You've got to feel sorry for Theresa May. She clearly didn't get the Tories' pre-Conference memo. While everyone else was falling over themselves to join in the sudden revival of compassionate Conservatism, she was still pandering to the UKIP vote.
Or maybe she did get the memo but, for reasons of post-Cameron positioning, choose to ignore it. Either way, her speech struck a discordant, unpleasant note and the Home Secretary cut an isolated figure amidst all the back-slapping in Manchester.
But, to be fair, her speech was probably the most honest of the week. It was an accurate echo of the right-wing sentiment that informed the Tory manifesto and the subsequent Queen's Speech.
This week, one of the flagship Bills in that speech - the Immigration Bill - will be debated in the Commons. It is the legislative equivalent of the Home Secretary's address to her Party faithful in Manchester: disproportionate, divisive, deceitful. It seeks to propagate immigration myths rather than slay them and, like her speech, owes more to headline-chasing rhetoric rather than clear, hard evidence.
The Home Secretary has presented a raft of initiatives to the Commons since 2010. Net migration has risen to record levels in that time and there is no evidence at all to suggest that this Bill will do anything to reduce immigration.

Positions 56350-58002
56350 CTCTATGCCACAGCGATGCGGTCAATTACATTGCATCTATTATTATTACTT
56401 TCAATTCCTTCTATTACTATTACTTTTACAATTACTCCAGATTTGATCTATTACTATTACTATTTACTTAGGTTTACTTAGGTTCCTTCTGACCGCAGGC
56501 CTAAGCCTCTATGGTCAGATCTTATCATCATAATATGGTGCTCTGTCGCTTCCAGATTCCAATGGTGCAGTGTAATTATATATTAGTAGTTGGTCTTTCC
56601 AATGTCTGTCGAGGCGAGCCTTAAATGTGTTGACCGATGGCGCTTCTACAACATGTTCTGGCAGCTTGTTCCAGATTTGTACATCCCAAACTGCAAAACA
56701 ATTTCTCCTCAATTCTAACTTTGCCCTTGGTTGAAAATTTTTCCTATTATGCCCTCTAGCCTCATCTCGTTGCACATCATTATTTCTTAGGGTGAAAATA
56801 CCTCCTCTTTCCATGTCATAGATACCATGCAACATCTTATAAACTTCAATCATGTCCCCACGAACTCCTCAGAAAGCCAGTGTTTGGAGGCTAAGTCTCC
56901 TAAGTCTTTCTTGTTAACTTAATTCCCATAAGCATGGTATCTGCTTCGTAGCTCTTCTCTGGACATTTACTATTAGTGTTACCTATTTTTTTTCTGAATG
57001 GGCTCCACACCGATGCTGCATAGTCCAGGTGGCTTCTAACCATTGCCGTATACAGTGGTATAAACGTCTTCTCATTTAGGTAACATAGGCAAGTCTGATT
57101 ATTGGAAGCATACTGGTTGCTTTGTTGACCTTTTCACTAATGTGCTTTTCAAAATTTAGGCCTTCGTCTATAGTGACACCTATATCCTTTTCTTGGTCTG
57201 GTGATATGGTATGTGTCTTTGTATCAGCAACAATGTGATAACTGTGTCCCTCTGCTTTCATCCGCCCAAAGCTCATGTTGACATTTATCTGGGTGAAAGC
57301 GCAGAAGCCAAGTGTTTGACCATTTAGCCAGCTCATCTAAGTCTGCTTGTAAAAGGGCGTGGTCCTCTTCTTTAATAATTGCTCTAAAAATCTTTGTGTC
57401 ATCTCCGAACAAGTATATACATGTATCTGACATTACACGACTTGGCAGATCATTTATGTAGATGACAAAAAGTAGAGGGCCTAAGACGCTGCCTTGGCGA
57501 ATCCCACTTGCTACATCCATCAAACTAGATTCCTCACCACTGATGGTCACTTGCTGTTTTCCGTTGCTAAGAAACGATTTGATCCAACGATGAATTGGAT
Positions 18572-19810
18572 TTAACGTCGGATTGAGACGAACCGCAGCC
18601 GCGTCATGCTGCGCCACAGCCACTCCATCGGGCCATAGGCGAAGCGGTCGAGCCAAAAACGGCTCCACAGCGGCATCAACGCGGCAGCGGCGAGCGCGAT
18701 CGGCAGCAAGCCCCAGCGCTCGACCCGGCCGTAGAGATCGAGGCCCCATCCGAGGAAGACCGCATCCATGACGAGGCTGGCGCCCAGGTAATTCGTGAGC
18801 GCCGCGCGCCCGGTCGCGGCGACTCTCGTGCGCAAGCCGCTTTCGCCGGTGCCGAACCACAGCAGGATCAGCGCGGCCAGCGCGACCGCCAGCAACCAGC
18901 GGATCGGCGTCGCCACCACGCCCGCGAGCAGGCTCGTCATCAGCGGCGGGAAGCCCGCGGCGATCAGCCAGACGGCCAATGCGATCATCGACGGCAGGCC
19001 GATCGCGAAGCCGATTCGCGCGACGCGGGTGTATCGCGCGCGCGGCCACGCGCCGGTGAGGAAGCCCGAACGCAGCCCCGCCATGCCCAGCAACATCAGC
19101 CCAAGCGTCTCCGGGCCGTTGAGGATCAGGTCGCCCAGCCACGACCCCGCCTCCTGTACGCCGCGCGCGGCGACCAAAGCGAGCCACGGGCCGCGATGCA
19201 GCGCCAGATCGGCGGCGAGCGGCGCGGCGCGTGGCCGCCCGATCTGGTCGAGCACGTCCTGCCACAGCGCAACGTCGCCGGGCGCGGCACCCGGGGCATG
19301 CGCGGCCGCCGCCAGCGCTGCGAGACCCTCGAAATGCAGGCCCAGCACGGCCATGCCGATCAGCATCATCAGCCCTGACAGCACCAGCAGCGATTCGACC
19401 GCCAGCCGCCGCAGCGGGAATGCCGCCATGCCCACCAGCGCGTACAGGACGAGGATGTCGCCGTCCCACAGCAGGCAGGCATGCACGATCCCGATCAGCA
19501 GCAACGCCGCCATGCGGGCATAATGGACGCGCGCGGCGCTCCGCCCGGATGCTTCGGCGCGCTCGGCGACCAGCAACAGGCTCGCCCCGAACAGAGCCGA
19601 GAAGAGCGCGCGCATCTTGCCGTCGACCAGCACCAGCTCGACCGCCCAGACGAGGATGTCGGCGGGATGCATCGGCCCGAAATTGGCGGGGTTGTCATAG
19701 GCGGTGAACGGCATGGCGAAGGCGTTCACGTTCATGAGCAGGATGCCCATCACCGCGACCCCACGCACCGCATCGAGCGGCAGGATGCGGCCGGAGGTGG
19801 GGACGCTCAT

It also presents the Government with a big PR headache. How can they make it match the new, centrist tone struck by the Prime Minister in Manchester and prevent it looking like a return of the Nasty Party?
The Prime Minister's speech marked a welcome departure from his recent rhetoric. Gone was any dog-whistle talk of "swarms" of refugees. Instead, it included an undeniably powerful passage about young people from black or Asian backgrounds sending out CVs only to be greeted with repeated rejection.
David Cameron was absolutely right to raise this hidden issue and to say that such casual discrimination has no place in 21st Century Britain. But his decision to do so raises a tricky question for him: if he truly believes what he was saying, why on earth is he about to legislate to make the same everyday racism far more likely to happen in the housing market?
The aim of the Immigration Bill is to make Britain a "hostile environment" for illegal migrants. In practice, it could end up making Britain a more hostile place for anyone with a foreign-sounding name - worsening the very problem that Cameron said he wanted to challenge.
At the heart of the Bill is 'Right to Rent' - a new scheme to make private landlords check the immigration status of new tenants. If they fail to do so, they could be fined or even sent to jail.